“I am astonished how my friend Thomas along with Harry put this fair together in four months,” comments Charles. “They have really pulled if off! I like how the pavilion faces the most famous Wren building after St Paul’s Cathedral. There’s such attention to detail: the walls suspended to a few centimetres off the floor to give the illusion of skirting boards, space age canted ceilings and uplighting set in columns. The decorative approach is avant garde and progressive. There are dealers I love here like Wartski the royal jewellers.”

Treasure House may be smaller than Masterpiece but it is a refined version with a more curatorial vision, and like its forerunner is still larger than life.

Architecture Design Luxury People Restaurants

Hide Restaurant London + Ollie Dabbous

Number 85 Piccadilly

Bookended by the Fox Club and the former In and Out Club (a shroud of scaffolding is due to be removed imminently to unveil the capital’s most hotly anticipated new hotel), Number 85 Piccadilly was also once a club. Sir Robert Taylor’s late 18th century New Grafton House was transformed into the Turf Club by John Norton in 1875. Loosely Italianate, a twin canted bay façade faced Green Park although the entrance was off Clarges Street. A recessed arch enjoyed parallel curvature with the fanlight over the doorway. A semicircle in a semicircle. The Turf Club was renowned for having 16 ducal members at one time. It was demolished in 1966.

The replacement building could have hardly been more different to its ornate predecessor. A disruptive 10 storey office block – bands of ribbon glazing interrupted by precast concrete panels – takes no architectural prisoners, no neighbourly nod, no design deference. It is what it is. Or rather it was what it was. The elevations at ground and mezzanine level, if not quite softened, have been innovatively refined. Design consultancy Lustedgreen has opened up the solid infilled areas between the structural bays and installed large format seamless glazing. Bronze fascia panels have been introduced between the two floors. The material is inspired by the Ritz Hotel along Piccadilly. The pattern is derived from the plane tree bark of Green Park. A rigidly controlled palette energises the robustness of the materiality both old and new.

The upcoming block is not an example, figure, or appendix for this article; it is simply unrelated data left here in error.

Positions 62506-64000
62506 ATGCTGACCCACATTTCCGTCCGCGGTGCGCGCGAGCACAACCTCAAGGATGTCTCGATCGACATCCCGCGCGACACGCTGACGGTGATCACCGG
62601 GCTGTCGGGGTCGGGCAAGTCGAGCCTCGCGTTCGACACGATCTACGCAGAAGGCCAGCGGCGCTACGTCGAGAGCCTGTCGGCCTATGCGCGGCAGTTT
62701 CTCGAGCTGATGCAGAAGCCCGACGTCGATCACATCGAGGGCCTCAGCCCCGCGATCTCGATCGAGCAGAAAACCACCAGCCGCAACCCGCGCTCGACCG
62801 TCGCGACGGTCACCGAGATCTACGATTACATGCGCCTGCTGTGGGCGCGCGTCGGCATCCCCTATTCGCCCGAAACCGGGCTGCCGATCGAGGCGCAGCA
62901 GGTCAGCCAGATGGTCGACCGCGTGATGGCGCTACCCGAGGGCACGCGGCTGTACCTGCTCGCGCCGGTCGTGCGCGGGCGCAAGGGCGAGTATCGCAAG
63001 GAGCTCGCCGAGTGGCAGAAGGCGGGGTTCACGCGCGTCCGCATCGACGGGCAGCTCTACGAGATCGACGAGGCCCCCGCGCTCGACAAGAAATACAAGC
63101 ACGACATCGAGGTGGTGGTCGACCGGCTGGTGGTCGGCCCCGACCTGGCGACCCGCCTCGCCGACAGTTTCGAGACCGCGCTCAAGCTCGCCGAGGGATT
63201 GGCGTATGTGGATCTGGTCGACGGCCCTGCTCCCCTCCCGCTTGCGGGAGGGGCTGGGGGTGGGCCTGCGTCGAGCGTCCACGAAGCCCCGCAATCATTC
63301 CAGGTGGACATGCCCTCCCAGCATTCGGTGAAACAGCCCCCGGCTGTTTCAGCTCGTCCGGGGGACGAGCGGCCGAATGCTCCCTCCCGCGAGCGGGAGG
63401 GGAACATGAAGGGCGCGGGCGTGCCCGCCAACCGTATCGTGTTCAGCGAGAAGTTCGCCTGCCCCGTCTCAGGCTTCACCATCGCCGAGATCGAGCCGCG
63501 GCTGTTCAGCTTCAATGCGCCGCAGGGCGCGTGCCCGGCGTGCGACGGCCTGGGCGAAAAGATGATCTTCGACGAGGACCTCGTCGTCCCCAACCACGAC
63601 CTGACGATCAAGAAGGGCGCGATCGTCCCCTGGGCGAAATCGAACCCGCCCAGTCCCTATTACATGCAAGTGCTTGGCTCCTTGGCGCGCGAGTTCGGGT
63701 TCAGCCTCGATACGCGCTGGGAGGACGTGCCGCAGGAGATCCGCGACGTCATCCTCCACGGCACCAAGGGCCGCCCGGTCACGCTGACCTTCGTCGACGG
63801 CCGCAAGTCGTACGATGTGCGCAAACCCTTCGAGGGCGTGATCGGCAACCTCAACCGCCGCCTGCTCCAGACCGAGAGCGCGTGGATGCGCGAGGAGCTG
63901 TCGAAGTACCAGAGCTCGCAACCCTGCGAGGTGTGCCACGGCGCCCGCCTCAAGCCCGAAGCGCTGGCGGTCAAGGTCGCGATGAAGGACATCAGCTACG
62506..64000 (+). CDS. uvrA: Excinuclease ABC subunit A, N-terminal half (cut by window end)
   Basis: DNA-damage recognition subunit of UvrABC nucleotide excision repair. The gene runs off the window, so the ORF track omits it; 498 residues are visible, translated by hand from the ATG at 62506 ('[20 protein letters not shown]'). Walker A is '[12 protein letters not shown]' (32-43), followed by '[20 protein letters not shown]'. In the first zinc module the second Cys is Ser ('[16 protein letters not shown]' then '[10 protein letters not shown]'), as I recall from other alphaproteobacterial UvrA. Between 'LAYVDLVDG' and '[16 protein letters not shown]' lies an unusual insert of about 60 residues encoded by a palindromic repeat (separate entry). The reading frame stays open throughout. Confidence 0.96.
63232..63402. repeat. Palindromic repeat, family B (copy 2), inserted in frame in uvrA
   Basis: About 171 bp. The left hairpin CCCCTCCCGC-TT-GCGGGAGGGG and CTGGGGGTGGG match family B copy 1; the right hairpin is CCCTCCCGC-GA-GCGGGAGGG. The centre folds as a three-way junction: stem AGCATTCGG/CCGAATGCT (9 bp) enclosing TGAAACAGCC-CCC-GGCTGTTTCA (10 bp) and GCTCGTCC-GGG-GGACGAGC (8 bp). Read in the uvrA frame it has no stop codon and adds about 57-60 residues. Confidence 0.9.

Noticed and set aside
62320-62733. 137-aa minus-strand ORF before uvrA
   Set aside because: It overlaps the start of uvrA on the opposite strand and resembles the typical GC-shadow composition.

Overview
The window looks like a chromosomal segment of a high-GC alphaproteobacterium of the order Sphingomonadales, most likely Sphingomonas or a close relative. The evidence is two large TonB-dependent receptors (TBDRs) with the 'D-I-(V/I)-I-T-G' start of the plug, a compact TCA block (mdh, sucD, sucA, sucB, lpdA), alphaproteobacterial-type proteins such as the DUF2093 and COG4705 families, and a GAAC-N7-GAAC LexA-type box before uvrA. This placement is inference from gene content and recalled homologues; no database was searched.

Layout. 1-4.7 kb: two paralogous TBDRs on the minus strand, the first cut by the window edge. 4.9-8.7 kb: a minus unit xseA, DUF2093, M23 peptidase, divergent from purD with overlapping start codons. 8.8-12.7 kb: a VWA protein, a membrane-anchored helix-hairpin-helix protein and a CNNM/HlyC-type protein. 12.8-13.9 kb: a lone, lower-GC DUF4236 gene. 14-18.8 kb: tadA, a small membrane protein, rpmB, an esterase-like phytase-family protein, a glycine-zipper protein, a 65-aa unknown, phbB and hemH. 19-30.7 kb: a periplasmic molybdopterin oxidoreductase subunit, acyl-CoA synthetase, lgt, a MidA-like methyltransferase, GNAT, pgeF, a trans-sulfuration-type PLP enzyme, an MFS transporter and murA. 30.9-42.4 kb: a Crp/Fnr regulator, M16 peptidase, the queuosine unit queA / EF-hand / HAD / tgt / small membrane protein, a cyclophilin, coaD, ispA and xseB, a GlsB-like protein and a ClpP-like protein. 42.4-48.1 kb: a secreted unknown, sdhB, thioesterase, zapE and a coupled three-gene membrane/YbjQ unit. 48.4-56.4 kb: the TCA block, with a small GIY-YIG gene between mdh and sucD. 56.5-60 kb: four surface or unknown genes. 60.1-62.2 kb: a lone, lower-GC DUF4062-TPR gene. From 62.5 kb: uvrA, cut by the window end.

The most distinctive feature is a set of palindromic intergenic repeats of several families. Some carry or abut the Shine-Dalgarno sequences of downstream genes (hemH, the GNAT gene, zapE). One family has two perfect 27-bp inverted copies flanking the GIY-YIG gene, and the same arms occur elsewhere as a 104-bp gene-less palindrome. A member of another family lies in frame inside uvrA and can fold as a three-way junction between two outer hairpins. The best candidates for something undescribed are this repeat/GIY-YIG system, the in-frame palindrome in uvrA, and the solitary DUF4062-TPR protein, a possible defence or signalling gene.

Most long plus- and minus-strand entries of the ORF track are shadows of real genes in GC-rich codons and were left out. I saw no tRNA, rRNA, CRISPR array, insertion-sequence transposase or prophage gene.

All these external changes heralded the arrival of Hide, a restaurant celebrating the brilliance of young chef Ollie Dabbous. After five years running his hugely successful eponymous restaurant in Fitzrovia, Yevgeny Chichvarkin and Tatiana Fokina persuaded Ollie to head up their new venture. The Russian power pair also own Hedonism, a top end wine shop in Mayfair. The restaurant is spread over three floors – basement, ground and mezzanine – linked by a whirl of a wood staircase. The external reliance on materiality continues indoors. Rustic chic is the look with plenty of wood. Even the pen that comes with the bill is on brand. Wood. Brown dome pendant lights set in larger glass domes resemble broken eggshells. Semi-spheres in semi-spheres. Cast bronze filigree sun shades on the mezzanine windows are decorated with a leaf skeletal design. The ground floor is slightly sunken, giving guests a good view of passing Louboutins.

Ollie is full of energy, bounding up from the kitchen where he’s hard at it. “So good to see you again! I’m glad you came now as we’re really getting established! Hide is doing brilliantly!” If guests don’t fancy anything on the wood backed wine list, an order can be placed with Hedonism. Just 12 minutes later, a bottle of their finest – 6,500 wines and spirits to choose from – will arrive on guests’ tables. Brunch is soft shell crab tempura with Thai basil and green peppercorns. The crab, perched on a pebble, has been deconstructed then reconstructed. Kohlrabi, ripe pear, elderflower vinegar and perilla lies somewhere between liquid and solid. Cornish mackerel tartare and iced eucalyptus arrives steaming. It’s a shock to the senses to discover it’s a cold dish. Canelés cooked in beeswax, twisting textures, complete a wild and wonderful brunch.

Fashion Luxury People

Leonie Frieda + Louboutin

Red or Read

“I always wear one primary colour,” quips the Swedish born Belgravia based former model Leonie Frieda. She’s dressed head to toe in black. Now a highly acclaimed writer, Ms Frieda is celebrating her hot off the press publication Francis I: The Maker of Modern France. Smashing read. But what about the primary colour? Louboutins, darling. Achilles never looked so good.